The solution is not for professors and pundits to shout from the rooftops, "The humanities are important!" It doesn't matter that they are right, or how much missionary zeal they show. As my high school English teachers repeated ad nauseam: Don't tell, show. The "cohesive curricula" suggested by the Commission are absolutely a step in the right direction. It's not about having more people who major in literature, it's about having scientists, engineers, and doctors who are also fluent literature, history, and art. If the humanities are so important, and again, I think they are, we should trust students to figure that out for themselves.
I'm reminded of something Roger Schank, author of Teaching Minds, wrote:
Of course one can make a legitimate argument for the idea that every person should know everything that matters or might matter. Works of literature? Why not? What harm could Dickens do really? Everyone should know about World War II. How could one be a citizen of the world and not know about that?
The problem is that once you accept that idea two things happen and both are bad. The first is that you implicitly accept that telling (or reading) are the means by which students will “know” about these things. But that model doesn’t work.
School doesn’t work that way, in part, because of the second bad thing. Once we think there is important stuff to know, someone is going to make a list of exactly what that is... The list is long and so in the end someone decides what matters most and that is how we have the curriculum we have.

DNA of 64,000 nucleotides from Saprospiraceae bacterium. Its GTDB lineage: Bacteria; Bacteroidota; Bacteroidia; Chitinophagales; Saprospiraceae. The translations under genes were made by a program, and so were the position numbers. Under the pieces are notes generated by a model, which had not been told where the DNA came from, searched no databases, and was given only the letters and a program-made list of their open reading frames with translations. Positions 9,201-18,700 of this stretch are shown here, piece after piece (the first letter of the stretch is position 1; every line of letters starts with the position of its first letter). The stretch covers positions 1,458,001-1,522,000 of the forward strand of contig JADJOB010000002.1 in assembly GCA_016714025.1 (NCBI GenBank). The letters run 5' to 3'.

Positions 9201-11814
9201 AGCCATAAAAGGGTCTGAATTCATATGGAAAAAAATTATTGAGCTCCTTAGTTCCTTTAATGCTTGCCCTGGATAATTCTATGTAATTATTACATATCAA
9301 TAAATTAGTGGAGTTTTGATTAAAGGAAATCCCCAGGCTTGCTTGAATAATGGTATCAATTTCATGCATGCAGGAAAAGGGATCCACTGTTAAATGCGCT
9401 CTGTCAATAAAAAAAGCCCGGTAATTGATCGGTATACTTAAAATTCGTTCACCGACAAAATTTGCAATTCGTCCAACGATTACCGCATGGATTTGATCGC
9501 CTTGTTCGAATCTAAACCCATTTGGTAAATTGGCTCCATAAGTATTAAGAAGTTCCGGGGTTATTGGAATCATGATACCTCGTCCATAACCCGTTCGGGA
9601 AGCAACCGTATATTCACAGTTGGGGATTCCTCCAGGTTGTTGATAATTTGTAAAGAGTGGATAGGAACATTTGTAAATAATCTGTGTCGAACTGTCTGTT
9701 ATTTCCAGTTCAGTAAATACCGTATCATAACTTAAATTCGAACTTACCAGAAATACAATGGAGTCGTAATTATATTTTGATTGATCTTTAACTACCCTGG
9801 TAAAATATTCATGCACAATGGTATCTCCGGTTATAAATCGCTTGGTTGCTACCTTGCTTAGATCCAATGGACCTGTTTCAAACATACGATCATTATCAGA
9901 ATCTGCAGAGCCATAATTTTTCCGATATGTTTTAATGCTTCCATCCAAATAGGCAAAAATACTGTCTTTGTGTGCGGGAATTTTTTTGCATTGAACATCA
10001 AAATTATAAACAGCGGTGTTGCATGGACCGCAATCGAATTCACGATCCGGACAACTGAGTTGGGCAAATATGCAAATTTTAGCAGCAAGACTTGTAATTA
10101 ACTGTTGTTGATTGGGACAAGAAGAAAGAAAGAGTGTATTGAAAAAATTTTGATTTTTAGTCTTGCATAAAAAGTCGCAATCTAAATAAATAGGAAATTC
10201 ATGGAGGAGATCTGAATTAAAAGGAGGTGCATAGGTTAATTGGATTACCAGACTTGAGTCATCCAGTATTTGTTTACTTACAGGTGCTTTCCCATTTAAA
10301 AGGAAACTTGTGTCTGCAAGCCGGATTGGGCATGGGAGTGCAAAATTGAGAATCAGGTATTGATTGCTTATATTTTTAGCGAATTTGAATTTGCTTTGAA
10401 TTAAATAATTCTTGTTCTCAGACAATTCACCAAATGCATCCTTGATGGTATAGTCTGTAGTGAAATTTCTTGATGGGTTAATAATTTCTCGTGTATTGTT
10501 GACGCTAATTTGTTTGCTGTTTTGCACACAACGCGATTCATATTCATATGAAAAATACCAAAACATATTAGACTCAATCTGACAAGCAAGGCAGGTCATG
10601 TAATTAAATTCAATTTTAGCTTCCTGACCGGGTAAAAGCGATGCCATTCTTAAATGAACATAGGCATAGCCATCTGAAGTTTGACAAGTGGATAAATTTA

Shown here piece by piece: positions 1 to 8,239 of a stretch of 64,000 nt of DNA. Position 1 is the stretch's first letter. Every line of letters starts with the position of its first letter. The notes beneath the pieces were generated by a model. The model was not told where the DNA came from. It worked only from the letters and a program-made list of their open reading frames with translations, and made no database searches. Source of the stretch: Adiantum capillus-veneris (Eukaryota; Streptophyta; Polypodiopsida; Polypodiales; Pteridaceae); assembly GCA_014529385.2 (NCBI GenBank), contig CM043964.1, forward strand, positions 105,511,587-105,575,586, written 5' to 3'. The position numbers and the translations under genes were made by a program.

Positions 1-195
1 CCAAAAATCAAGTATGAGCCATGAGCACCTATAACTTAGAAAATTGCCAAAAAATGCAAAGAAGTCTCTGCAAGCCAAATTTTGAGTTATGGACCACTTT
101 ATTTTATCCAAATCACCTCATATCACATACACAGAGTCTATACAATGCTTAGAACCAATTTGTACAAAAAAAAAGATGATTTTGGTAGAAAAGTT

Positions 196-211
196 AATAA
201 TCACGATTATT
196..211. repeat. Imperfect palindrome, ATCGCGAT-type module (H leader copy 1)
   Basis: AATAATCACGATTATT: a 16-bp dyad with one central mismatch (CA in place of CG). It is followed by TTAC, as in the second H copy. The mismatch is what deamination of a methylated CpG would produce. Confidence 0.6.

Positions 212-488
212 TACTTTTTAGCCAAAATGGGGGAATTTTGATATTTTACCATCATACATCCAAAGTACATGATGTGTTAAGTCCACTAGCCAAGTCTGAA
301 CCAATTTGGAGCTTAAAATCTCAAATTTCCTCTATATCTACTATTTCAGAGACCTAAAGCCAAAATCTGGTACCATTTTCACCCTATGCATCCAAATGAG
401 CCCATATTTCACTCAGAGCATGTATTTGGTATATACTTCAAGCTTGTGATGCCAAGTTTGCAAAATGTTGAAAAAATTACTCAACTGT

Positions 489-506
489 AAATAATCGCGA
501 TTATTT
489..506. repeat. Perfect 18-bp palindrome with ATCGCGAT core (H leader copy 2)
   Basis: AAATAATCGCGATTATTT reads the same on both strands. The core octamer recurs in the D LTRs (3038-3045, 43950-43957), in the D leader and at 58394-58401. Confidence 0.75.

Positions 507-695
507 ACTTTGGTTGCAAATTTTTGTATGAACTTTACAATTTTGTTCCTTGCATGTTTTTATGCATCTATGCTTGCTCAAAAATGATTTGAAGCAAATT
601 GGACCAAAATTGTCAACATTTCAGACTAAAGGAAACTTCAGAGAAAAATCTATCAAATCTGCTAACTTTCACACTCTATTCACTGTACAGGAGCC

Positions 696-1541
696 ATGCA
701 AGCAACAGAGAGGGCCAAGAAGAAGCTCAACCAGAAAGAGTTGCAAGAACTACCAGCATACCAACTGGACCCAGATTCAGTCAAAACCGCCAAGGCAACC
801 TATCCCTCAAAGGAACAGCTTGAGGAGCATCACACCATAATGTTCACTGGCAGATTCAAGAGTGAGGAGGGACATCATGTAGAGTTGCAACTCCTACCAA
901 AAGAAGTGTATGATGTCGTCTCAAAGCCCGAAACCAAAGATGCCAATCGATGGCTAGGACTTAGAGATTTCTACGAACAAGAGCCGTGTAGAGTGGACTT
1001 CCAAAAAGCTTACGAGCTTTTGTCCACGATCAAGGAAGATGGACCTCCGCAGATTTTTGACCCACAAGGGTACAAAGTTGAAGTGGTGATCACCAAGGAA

So how do we incorporate the humanities into education in a more meaningful way? What does this look like in practice? I don't know exactly. I just know that no matter how many times I tell my students that TS Eliot called Dido and Aeneas' meeting in the Underworld the most civilized scene in Western literature, they don't automatically see its importance. Maybe I'm not zealous enough.
As it is right now, I try to impress upon them the importance of the Aeneid, and then I hope that someday, maybe soon, likely later in life, they develop an appreciation of it. They'll have some experience when they are thirty years old, and think, "I'm glad I read the Aeneid in high school. I didn't get it then, but I sure appreciate it now." That's not the worst plan in the world. Clearly it works well enough to keep me employed. But what if they were finding their own works of literature to read, their own historical analogues? Answering questions that seem vital to them now, using the humanities? Wouldn't that be more meaningful to them now and also have a more lasting impact?
This has been a lot of words to simply end with, "I don't know the solution." And I'm getting close to repeating my earlier screed against the College Board. I do think, however, that op-eds and commencement speeches aren't going to be enough to "save" the humanities. I feel like there has to be a way to make the humanities relevant without simply saying, "Trust me, kids, it's important."